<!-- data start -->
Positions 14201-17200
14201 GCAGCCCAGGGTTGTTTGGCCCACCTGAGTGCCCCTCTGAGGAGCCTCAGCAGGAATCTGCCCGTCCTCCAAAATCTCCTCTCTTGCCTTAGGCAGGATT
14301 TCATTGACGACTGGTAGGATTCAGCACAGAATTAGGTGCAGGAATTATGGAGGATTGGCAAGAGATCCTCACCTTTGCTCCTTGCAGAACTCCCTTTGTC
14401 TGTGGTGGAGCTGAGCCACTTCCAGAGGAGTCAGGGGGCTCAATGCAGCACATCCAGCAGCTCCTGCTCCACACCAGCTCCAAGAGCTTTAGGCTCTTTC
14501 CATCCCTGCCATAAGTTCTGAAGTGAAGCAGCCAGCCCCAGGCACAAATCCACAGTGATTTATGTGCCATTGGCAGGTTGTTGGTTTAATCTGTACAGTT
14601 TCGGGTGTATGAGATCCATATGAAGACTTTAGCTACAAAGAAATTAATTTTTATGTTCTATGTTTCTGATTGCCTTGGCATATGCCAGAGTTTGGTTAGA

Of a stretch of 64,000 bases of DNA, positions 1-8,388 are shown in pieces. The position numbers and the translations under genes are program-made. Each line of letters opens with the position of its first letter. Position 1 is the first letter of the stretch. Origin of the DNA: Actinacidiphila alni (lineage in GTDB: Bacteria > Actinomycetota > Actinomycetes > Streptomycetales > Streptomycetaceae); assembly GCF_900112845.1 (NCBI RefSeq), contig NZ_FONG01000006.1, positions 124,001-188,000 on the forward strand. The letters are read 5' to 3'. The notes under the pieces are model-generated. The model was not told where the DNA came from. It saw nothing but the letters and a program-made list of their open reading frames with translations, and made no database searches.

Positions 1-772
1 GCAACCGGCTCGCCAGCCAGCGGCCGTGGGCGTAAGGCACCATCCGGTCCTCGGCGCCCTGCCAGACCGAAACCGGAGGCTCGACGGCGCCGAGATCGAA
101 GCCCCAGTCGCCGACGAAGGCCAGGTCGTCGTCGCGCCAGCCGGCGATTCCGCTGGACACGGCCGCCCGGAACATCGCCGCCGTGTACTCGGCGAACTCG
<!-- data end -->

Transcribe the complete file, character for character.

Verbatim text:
Positions 14201-17200
14201 GCAGCCCAGGGTTGTTTGGCCCACCTGAGTGCCCCTCTGAGGAGCCTCAGCAGGAATCTGCCCGTCCTCCAAAATCTCCTCTCTTGCCTTAGGCAGGATT
14301 TCATTGACGACTGGTAGGATTCAGCACAGAATTAGGTGCAGGAATTATGGAGGATTGGCAAGAGATCCTCACCTTTGCTCCTTGCAGAACTCCCTTTGTC
14401 TGTGGTGGAGCTGAGCCACTTCCAGAGGAGTCAGGGGGCTCAATGCAGCACATCCAGCAGCTCCTGCTCCACACCAGCTCCAAGAGCTTTAGGCTCTTTC
14501 CATCCCTGCCATAAGTTCTGAAGTGAAGCAGCCAGCCCCAGGCACAAATCCACAGTGATTTATGTGCCATTGGCAGGTTGTTGGTTTAATCTGTACAGTT
14601 TCGGGTGTATGAGATCCATATGAAGACTTTAGCTACAAAGAAATTAATTTTTATGTTCTATGTTTCTGATTGCCTTGGCATATGCCAGAGTTTGGTTAGA

Of a stretch of 64,000 bases of DNA, positions 1-8,388 are shown in pieces. The position numbers and the translations under genes are program-made. Each line of letters opens with the position of its first letter. Position 1 is the first letter of the stretch. Origin of the DNA: Actinacidiphila alni (lineage in GTDB: Bacteria > Actinomycetota > Actinomycetes > Streptomycetales > Streptomycetaceae); assembly GCF_900112845.1 (NCBI RefSeq), contig NZ_FONG01000006.1, positions 124,001-188,000 on the forward strand. The letters are read 5' to 3'. The notes under the pieces are model-generated. The model was not told where the DNA came from. It saw nothing but the letters and a program-made list of their open reading frames with translations, and made no database searches.

Positions 1-772
1 GCAACCGGCTCGCCAGCCAGCGGCCGTGGGCGTAAGGCACCATCCGGTCCTCGGCGCCCTGCCAGACCGAAACCGGAGGCTCGACGGCGCCGAGATCGAA
101 GCCCCAGTCGCCGACGAAGGCCAGGTCGTCGTCGCGCCAGCCGGCGATTCCGCTGGACACGGCCGCCCGGAACATCGCCGCCGTGTACTCGGCGAACTCG